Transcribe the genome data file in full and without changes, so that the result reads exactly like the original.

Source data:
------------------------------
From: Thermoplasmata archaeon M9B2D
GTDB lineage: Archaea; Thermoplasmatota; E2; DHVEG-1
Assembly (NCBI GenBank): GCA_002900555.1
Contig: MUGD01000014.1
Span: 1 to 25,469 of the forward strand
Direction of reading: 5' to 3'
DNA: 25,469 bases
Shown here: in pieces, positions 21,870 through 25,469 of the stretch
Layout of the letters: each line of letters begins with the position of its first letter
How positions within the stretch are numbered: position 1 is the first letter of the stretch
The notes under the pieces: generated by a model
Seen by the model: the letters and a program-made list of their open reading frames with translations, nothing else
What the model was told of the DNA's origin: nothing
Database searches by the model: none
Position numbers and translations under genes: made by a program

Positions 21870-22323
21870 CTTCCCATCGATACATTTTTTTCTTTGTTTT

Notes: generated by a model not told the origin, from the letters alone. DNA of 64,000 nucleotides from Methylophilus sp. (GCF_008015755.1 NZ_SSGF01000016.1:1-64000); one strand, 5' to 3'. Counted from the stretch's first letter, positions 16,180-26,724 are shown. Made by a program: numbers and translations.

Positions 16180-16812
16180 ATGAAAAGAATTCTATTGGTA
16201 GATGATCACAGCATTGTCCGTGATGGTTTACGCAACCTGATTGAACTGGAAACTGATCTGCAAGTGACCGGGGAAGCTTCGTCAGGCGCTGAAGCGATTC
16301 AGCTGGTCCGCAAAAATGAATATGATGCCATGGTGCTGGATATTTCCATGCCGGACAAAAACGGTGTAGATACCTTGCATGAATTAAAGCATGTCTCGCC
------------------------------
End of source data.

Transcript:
From: Thermoplasmata archaeon M9B2D
GTDB lineage: Archaea; Thermoplasmatota; E2; DHVEG-1
Assembly (NCBI GenBank): GCA_002900555.1
Contig: MUGD01000014.1
Span: 1 to 25,469 of the forward strand
Direction of reading: 5' to 3'
DNA: 25,469 bases
Shown here: in pieces, positions 21,870 through 25,469 of the stretch
Layout of the letters: each line of letters begins with the position of its first letter
How positions within the stretch are numbered: position 1 is the first letter of the stretch
The notes under the pieces: generated by a model
Seen by the model: the letters and a program-made list of their open reading frames with translations, nothing else
What the model was told of the DNA's origin: nothing
Database searches by the model: none
Position numbers and translations under genes: made by a program

Positions 21870-22323
21870 CTTCCCATCGATACATTTTTTTCTTTGTTTT

Notes: generated by a model not told the origin, from the letters alone. DNA of 64,000 nucleotides from Methylophilus sp. (GCF_008015755.1 NZ_SSGF01000016.1:1-64000); one strand, 5' to 3'. Counted from the stretch's first letter, positions 16,180-26,724 are shown. Made by a program: numbers and translations.

Positions 16180-16812
16180 ATGAAAAGAATTCTATTGGTA
16201 GATGATCACAGCATTGTCCGTGATGGTTTACGCAACCTGATTGAACTGGAAACTGATCTGCAAGTGACCGGGGAAGCTTCGTCAGGCGCTGAAGCGATTC
16301 AGCTGGTCCGCAAAAATGAATATGATGCCATGGTGCTGGATATTTCCATGCCGGACAAAAACGGTGTAGATACCTTGCATGAATTAAAGCATGTCTCGCC